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The appellant was the applicant. The application to amend was moved at the commencement of the trial. As will be seen, its object was to introduce an alternative defence to the respondent's main claim.
The trial judge found, however, that the proposed plea did not disclose a defence and, if granted, would, on this ground, be excipiable.
He therefore upheld the respondent's opposition to the amendment. In issue before us is the correctness of this decision. The trial is still pending. It is necessary to analyse the pleadings in a little detail.
The respondent's cause of action against the appellant is based on a contract of employment. The summons alleges that he first started working for the appellant in On 22 Marchthe terms of their relationship were reduced to writing.
They were contained in 3 a letter of that date written by the appellant to the respondent.
His "annual 4 remuneration package" was to be R subject to annual revision. In terms of clause 2 the contract "will be automatically renewed for a further period of five years unless notice of termination is given by the one party to the other at least six months prior to termination".
Then follows the clause on which this appeal turns. It is clause 3. The terms of the letter were accepted by the respondent. I return to the further allegations contained in the summons.
They make out the case that the respondent's concern, to which reference has been made, was not misplaced. He did not remain in the appellant's employment for the five year period provided for. Instead, his employment was prematurely terminated by the appellant with effect from 1 September The reason given by the appellant appears from a letter to the respondent dated 20 August It is that due to "the reorganisation" of the appellant, his position was being "made redundant".
Relying on it, the respondent's main claim is for payment of an amount of RThis, so it is alleged, represents the compensation due to the respondent for the unexpired portion of his five year contract, calculated according to clause 3.
An alternative claim, based on the appellant's personnel policy is for payment of R78The appellant's plea admits the alternative claim and tenders payment thereof. The plea to the main claim, however, raises various defences.
One is that the writer of the letter was not authorised to act on behalf of the appellant. Another is that the agreement was a fraud on it. The alternative plea which the appellant now wishes to advance seeks to invoke a further defence, viz the protection of the Conventional Penalties Act, 15 of The material part of sec 1 1 reads: It is on this section that the appellant relies.
Following from what has been said, two points need to be emphasised. The first is the obvious one that it is a prerequisite to the operation of sec 3 that the creditor's claim be based on a penalty stipulation Christie: The Law of Contract in South Africa.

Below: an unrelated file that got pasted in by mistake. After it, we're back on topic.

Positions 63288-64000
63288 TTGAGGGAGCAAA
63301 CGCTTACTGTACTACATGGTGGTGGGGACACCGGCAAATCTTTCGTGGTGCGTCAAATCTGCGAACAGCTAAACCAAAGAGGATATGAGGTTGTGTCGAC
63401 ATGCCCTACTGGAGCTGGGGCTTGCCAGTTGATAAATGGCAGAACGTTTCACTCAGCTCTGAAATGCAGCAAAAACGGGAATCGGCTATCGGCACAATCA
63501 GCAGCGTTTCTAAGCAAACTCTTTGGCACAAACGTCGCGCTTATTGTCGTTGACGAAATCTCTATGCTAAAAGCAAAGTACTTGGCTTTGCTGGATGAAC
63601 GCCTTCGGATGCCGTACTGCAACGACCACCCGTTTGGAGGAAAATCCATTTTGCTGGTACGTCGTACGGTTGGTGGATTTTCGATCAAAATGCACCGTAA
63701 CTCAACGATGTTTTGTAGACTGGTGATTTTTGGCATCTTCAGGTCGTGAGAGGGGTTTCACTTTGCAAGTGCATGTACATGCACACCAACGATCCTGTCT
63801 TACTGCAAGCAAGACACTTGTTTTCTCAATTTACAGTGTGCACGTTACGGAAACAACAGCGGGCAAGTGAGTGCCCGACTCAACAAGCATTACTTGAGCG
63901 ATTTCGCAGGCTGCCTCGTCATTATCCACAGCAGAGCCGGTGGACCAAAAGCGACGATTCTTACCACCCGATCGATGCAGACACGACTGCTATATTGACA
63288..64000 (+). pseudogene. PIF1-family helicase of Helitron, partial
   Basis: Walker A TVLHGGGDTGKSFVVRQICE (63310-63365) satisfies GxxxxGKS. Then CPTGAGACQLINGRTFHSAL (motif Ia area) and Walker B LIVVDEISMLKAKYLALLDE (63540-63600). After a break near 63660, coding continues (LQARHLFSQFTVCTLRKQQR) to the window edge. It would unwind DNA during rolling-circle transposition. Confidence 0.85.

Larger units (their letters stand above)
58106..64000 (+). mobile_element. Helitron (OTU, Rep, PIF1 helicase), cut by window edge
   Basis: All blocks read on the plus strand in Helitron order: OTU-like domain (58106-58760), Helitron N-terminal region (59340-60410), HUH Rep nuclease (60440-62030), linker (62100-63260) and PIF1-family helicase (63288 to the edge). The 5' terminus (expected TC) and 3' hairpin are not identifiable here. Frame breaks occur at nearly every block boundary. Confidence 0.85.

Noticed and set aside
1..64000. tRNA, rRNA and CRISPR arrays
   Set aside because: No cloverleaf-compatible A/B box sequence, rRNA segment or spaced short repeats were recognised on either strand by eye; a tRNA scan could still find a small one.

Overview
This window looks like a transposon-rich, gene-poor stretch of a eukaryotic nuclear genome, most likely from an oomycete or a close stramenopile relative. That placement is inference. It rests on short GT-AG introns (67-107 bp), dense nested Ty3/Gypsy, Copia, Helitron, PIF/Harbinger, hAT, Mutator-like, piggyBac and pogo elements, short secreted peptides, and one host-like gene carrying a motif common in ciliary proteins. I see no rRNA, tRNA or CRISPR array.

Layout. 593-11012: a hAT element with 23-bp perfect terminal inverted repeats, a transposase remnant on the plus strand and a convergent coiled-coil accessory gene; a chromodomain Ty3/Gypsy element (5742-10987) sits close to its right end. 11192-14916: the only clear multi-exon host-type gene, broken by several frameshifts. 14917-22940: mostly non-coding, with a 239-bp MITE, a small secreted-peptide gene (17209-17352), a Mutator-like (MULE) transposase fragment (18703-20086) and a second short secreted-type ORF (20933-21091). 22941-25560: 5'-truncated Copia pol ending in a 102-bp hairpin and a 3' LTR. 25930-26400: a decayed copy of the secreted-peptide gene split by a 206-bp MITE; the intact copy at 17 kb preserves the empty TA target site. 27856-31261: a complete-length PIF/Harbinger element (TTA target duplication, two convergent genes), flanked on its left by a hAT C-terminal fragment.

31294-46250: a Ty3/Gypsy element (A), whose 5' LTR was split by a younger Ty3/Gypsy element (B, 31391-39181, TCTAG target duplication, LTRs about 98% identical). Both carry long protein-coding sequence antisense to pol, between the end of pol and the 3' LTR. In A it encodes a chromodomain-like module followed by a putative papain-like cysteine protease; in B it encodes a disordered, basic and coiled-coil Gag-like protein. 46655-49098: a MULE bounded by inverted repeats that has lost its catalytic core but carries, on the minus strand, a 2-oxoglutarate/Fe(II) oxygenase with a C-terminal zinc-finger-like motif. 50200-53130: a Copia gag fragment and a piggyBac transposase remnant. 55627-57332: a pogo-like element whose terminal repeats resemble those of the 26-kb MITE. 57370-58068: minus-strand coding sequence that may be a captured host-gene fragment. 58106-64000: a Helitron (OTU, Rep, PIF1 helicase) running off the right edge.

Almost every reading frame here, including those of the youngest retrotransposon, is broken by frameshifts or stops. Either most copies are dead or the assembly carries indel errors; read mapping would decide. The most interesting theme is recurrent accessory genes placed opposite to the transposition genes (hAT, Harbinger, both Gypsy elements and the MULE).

Accordingly, unless clause 3 constitutes a penalty, it is not subject to moderation. The other is that on the wording of sec 1 1and especially "an act or omission in conflict with a contractual obligation", the liability of the debtor to pay must derive from a breach of contract Da Mata v Otto NO 3 SA A 9 at A.
Failing this, the stipulation relied on by the creditor would not qualify as a penalty. As the present case shows, this may give rise to a quaint state of affairs, namely a debtor who, in order to avoid or reduce liability, contends that he breached his contractual obligations.
But that is the effect of the Act The question before the court a quo was whether clause 3 is a penalty stipulation.
The answer was held to depend on its proper interpretation and, in particular, on whether the compensation provided for is payable in consequence of a breach by the appellant of its obligation to employ the respondent for five years as provided for in clause 1.
If so, the proposed plea was clearly good in law and the amendment should have been allowed.
It was decided, however see especially at C-E and Hthat the clause 10 afforded the appellant the right, in return for payment of the compensation provided for therein, to terminate the respondent's employment prior to the expiry of the five year period stipulated in clause 1; that in doing so, the appellant had therefore not committed any breach of contract; this being so, clause 3 was not a penalty stipulation; and, seeing the Act did not apply, the plea that the amount claimed by the respondent be reduced to nil in terms of sec 3 was thus not legally sustainable.
Before us, Mr Gauntlett, on behalf of the appellant, accepted that if this was so, the application to amend was rightly refused.At the heart of Sun Branding Solutions is a team of brand and packaging experts, drawn from five different specialisms but with one shared focus; creating the very brightest ideas for brands.
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